Stella Nyanzi is a well-known figure in Uganda, maintaining a popular Facebook presence where her supporters frequently applaud her activism and strong stance against what she perceives to be examples of injustice. The 42 year old academic and campaigner is one of the most followed Ugandans on social media.
But now she is facing a complex, drawn-out trial for insulting the President of Uganda, Yoweri Kaguta Museveni by comparing him to “a pair of buttocks”.
After 33 days in jail, Nyanzi was released on bail on May 10. A week later she was back in court – this time to attend a hearing for a group of her students who were arrested after they demonstrated against her arrest.
She will report back to court on May 25 to continue the court case.
Nyanzi had also previously promised to have sex with the president - in her usual tongue-in-cheek manner - if he were to resign from his position while also praising his three-time presidential opponent Kizza Besigye’s political strength while referring to his “unimaginable” sexual prowess.
Sending a strong message
Nyanzi is outspoken in her opposition to President Museveni’s 31-year rule. But one of the main reasons her Facebook posts always attract hundreds of responses is because she frequently uses sexual innuendo to deliver her message.
Although many Ugandans consider her to be eccentric, most were caught off guard when she decided to strip down to her knickers during a demonstration after she was barred from her office at the Makerere University Institute of Social Research.
The Head of the Institute Professor Mahmood Mamdani claimed Nyanzi had not fulfilled her contractual obligation of teaching students.
After showing up for work only to find a padlock on her office door, Nyanzi also decided to lock the main entrance to the campus before stripping down and telling reporters, “the police only protects Mamdani. I will protect myself with my nudity and I will remove the knickers as well if the police does not leave me alone.”
The office was given back to her after the university’s vice chancellor intervened.
Stella Nyanzi has remained steadfast in her views throughout her trial
Many people find that Nyanzi’s way of promoting her message borders on the inappropriate. Ugandans often use sexual innuendos in everyday conversation, but a number of people are beginning to feel that her emphasis on this form of communication crosses the line.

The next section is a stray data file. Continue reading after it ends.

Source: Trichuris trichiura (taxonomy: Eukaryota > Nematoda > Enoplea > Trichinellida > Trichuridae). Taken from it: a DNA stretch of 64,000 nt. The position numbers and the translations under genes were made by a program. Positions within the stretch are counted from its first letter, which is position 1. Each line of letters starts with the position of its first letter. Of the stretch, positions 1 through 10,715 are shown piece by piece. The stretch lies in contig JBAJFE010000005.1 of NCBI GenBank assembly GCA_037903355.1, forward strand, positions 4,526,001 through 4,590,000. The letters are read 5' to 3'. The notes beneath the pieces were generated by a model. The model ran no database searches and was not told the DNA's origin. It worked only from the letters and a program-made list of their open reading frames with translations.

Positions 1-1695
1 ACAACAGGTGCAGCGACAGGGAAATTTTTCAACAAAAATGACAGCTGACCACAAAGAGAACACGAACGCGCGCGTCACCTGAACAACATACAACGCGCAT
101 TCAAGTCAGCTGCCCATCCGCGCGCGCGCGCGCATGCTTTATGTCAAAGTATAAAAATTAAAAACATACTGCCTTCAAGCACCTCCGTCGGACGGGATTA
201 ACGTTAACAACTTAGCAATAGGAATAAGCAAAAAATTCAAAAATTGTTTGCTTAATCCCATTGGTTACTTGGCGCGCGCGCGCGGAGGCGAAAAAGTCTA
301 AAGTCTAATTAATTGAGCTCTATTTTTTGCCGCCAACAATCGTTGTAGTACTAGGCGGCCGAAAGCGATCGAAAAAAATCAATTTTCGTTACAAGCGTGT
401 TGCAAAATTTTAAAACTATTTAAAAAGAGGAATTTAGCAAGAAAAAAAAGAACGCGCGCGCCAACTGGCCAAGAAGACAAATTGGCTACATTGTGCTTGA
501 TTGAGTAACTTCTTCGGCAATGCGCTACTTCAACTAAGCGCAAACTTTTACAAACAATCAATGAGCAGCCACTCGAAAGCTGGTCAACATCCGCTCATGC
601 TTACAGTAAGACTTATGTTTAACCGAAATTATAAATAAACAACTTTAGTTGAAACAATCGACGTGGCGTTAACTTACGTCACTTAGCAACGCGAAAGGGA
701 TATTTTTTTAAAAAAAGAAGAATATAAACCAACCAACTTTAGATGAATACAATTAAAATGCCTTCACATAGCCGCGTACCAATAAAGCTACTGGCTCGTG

But Professor Mwambutsya Ndebesa who has worked with Nyanzi at Makerere University for over 5 years told DW the activist has created her own niche.
“I think society has not come to terms with that discipline, and they have not understood her so she is trying to also look for space within this socially conservative society,” Mwambutsya said.
He also believes that challenging orthodoxy almost always results in push back from the authorities.
“Maybe that is what the academics are supposed to do, but when you challenge orthodoxy in established governments you expect consequences, and this is what is happening to Stella Nyanzi, he said.
Professor Ogenga Latigo, a former researcher at Makerere University and the former Ugandan Leader of Opposition told DW that although he considers Nyanzi a brilliant academic, it also comes with difficulties.
“The challenge with brilliance is that sometimes you’re on the edge, you cease to be normal. There are things she sees that normal people don’t see in terms of how to convey messages,” he said.
“Immediately after she did what she did she went to jail, but the whole world got the message and that’s the essence of her brilliance.”
Latigo thinks that Nyanzi’s fearless attitude will ultimately prevail.
“The thing with Stella is that she does not fear for herself, she will find it easier to die than to keep quiet with an idea that’s bothering her mind. So for anybody who thinks that you can just keep her in jail, you are wasting your time”
Growing support base
Throughout Nyanzi’s trail, her following has grown even larger. Various people from different spheres of society regularly attend her court sessions, from local politicians to ordinary citizens.
One student at Kololo High School – who shares Nyanzi’s name but is not related to her – says she used to refer to herself as Nyanzi Stella Shantal. “When the Makerere head started stirring up controversy and many people were talking about her I also re-arranged my name to Stella Nyanzi,” she told DW.
“Now I get like 20 friend requests a day, people think I am her. It felt good but now I have decided to change back to Shantal Nyanzi.”
Nyanzi may be known for her acidic tongue, but her sister Shelia Nyanzi insists that “inside the tough talking academic lies a kind and caring mother.”
As a mother of twins, Nyanzi is also traditionally referred to as Nalongo – or one who births twins. In the central Ugandan ethnic group of Buganda, these women are treated with respect and are allowed to use obscene language to express themselves.
“She is our pillar. She is an inspiration to her siblings and her children and she will never let a wrong go uncorrected,” said Shelia.